Q Force Deep Sea Defender (1983 Action Force)

I’ve covered Action Force, GI Joe’s sort-of cousin from across the pond, several times. Up till now, the figures I’ve covered have been members of the Red Shadows, the UK exclusive enemies of the 80s Action Force team. Much like Cobra, the enemy forces were both a strange and terrifying lot, with shadowy leaders, robots and even a fishman.

The forces of good were, for the most part, more realistic. The team didn’t employ any robots or mutants, but they did have their own space force years before GI Joe. The entire Action Force was actually divided into several teams, including Q Force, a sea-based detachment. The Deep Sea Defender, was a member of this group of nautical operatives.

Clad in the standard bright Q Force colors of yellow, red and blue, he may look familiar to history buffs, as his look is based closely on the deep sea diving suits of old. The mold is a repaint of the earlier Deep Sea Diver, itself a throwback, like many of the Action Force figures, to the twelve inch Action Man figures of previous decades. Speaking of homages, I’ve always thought that the head sculpt inside the helmet bears a large resemblance to the old 12 inch figure heads.

Accessory-wise, American Joe fans will recognize the backpack, a red remold of the JUMP jet pack. Here, it stands in as breathing apparatus, I assume, although the aerial that connects to the pack via a clear hose makes me wonder what else it’s meant to do. The hose actually connects to the peg that originally functioned to plug into a GI Joe figure’s back. That’s right, the backpack attaches backwards. How was that accomplished? How about a simple blue rubber band?

Lest you think that Action Force in the beginning was too staid or generic in relation to GI Joes in the US, the figures did include a form of the classic file cards. Deep Sea Defender did have a code name: Leviathan. He’s slow moving, but a quick thinker. An appropriate moniker, I think.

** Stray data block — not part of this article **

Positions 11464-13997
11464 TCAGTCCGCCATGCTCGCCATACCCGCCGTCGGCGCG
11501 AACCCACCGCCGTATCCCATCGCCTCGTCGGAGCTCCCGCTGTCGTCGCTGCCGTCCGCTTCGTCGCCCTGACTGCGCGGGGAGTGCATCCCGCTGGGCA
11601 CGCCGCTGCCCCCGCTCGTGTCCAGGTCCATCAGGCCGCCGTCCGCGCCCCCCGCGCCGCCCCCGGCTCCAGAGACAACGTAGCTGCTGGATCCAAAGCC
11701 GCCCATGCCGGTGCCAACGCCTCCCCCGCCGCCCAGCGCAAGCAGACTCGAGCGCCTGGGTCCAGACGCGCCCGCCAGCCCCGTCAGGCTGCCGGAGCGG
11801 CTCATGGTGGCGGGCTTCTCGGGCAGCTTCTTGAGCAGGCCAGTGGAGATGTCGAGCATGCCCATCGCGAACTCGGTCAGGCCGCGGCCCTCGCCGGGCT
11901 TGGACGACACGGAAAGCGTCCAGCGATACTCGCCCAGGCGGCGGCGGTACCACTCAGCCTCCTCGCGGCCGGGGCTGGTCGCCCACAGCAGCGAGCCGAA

While many American GI Joe collectors have focused on obtaining the exclusive recolors of Hasbro GI Joe molds, I’ve become fascinated with the five-point articulation Action Force figures. Its simplicity of design in comparison to the Real American Heroes does not diminish the range’s quality in my eyes. Most of the sculpts are quite detailed and attractive, and the construction style allows for a more natural portrayal of the human form. There are so many unique and interesting concepts to be explored with Action Force, and I hope to move on to more of them in the future.


  • While not something I’ve ever focused much on, it’s always interesting to see Action Force stuff here. I like how, while they were tied to G.I. Joe, they still created their own unique mythos and characters rather than nowadays when toylines are brought over to other countries and the story is rigidly the same. I always like seeing action figures of that old-school diver looking. Its distinctive and pretty cool in my opinion. I think that’s why, even though I never liked a lot of the Joe divers, Deep Six v2 caught my attention a little bit more.

  • “All i need is two stout men to work the bellows” [Grandpa Simpson]

    Is his accsessory a fishing rod? So he can go fishing at the bottom of the sea?

    Over here, we got all sorts of stuff back in the early days. We got Action force stuff, US A.R.A.H stuff and A.R.A.H stuff on Action man/Action force cards. Many of the commercials were redubbed to give them a more internation flavour [i dont know why]. If you ever see the Australian dubbed Sergeant Slaughter commercial that Liftticket and Hawk seem do be doing Crocodile Dundee impersonations.